This is a unique and exciting book that challenges traditional conceptions of middle years provision. It should be read by policy-makers, educators and researchers alike.'
Jackie Marsh, University of Sheffield
Carrington's analysis of contemporary youth and the lives that they bring to school is significant. This stage of education is fundamental to understanding how we might engage learners, and her sensitive and insightful analysis makes a major contribution to our understandings about how these years resonate with their needs and interests.'
Professor Nicola Yelland, Victoria University
Despite two decades of research and reform, schools across the Western world still struggle to engage their students in the middle years. But does this mean there is a youth crisis? And what do technology and risk have to do with it?
Victoria Carrington argues for the need to move beyond developmentally based models to see middle years pedagogy in historical, social, economic and political contexts. Setting research from Australia alongside international experience, she emphasises the importance of understanding the risk society, and young peoples' immersion in digital technologies and consumer culture. She shows how teachers and schools can use this understanding to work more effectively with early adolescents, and how policy-makers and education leaders could reshape the middle years reform agenda to improve professional practice and student outcomes.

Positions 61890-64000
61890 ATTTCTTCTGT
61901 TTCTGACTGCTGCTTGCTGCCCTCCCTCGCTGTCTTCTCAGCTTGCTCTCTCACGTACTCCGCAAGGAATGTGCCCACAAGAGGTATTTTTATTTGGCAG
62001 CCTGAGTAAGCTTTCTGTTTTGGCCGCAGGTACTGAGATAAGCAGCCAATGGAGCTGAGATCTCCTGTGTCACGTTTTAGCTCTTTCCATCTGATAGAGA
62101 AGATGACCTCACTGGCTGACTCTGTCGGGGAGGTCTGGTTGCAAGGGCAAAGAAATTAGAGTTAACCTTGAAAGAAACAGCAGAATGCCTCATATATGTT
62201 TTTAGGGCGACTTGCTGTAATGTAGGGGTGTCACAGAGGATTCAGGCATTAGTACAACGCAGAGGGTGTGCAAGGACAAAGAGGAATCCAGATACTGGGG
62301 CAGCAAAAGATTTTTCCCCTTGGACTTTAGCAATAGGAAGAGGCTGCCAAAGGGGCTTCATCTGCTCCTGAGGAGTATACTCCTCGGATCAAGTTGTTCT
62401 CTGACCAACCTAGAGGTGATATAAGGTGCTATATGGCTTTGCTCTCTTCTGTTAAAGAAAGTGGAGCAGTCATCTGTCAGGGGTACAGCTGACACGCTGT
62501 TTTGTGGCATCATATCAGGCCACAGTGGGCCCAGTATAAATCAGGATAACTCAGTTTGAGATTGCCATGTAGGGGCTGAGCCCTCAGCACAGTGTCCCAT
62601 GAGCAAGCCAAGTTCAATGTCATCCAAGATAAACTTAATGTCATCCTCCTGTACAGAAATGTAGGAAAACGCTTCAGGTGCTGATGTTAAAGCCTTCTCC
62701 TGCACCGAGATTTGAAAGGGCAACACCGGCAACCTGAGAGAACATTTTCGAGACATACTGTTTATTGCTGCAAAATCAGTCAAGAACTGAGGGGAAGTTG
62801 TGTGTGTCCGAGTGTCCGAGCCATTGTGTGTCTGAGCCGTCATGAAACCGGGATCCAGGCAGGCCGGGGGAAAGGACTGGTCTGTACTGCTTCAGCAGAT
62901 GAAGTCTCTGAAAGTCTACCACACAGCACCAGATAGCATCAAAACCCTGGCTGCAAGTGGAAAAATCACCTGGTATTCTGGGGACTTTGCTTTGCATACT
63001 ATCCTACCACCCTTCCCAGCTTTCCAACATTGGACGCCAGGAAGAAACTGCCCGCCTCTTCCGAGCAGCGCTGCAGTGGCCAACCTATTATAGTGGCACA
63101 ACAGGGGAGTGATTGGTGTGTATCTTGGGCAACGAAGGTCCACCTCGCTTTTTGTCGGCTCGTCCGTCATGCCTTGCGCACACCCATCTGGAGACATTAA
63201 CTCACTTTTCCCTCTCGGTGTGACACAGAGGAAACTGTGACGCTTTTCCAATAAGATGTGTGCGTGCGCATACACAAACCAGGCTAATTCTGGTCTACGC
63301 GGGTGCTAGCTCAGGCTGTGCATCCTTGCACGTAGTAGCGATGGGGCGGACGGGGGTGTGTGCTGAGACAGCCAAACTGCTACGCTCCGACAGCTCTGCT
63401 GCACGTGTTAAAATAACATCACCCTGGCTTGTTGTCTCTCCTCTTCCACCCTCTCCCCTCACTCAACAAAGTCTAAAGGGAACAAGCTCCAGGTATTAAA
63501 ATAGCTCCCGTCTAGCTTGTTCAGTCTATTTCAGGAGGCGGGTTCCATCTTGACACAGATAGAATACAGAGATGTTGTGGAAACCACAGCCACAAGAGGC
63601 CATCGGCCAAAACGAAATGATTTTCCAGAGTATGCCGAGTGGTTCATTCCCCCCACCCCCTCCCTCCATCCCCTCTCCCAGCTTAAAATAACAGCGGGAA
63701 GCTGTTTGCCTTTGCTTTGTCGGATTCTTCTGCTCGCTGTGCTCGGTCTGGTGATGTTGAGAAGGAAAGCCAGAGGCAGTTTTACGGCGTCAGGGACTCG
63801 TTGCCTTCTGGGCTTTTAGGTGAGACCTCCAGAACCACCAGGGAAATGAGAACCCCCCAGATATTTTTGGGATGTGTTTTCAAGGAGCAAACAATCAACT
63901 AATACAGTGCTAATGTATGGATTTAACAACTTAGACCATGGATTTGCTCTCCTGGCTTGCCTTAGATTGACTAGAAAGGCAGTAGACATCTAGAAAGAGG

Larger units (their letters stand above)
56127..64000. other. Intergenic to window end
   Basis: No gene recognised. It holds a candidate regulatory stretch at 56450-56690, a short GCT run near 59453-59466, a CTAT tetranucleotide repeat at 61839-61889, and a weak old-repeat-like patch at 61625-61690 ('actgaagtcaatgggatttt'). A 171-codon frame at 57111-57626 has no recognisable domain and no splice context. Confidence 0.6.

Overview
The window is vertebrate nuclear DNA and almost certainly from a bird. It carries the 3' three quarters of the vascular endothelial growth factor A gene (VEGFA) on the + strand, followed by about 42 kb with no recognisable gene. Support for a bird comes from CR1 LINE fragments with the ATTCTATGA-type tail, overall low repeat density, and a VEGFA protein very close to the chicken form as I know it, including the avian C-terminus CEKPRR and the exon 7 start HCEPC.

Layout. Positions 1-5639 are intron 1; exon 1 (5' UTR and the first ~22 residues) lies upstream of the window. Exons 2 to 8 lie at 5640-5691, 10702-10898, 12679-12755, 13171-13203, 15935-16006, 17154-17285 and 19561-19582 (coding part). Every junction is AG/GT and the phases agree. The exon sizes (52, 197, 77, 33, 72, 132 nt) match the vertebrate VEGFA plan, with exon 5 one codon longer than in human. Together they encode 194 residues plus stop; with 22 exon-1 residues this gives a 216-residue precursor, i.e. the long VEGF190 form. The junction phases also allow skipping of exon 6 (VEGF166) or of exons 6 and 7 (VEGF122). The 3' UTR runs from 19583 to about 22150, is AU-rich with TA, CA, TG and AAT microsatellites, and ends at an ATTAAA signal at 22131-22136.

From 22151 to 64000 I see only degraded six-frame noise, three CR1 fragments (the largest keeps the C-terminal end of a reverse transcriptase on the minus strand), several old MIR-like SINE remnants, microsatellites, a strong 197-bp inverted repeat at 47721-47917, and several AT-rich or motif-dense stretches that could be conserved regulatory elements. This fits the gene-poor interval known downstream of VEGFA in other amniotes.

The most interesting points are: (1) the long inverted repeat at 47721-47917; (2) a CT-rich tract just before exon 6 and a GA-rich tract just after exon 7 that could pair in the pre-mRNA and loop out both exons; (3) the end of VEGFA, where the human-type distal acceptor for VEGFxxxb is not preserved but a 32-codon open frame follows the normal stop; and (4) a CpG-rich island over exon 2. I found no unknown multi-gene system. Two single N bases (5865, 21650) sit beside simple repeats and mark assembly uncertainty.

Table of Contents
1. Changing contexts
2. Constructions of the young
3. Digital cultures and early adolescents
4. What is middle years provision?
5. Australia: Creating a space for the middle years
6. Middle years provision in Australia
7. Key issues in classroom provision
8. Effective middle years practice
9. Moving forward
Victoria Carrington is Professor and Associate Dean of Research and Innovation in the Faculty of Education at the University of Plymouth. She has also taught at the University of Queensland, and has published widely on emergent literacies, new technologies and early adolescent cultures.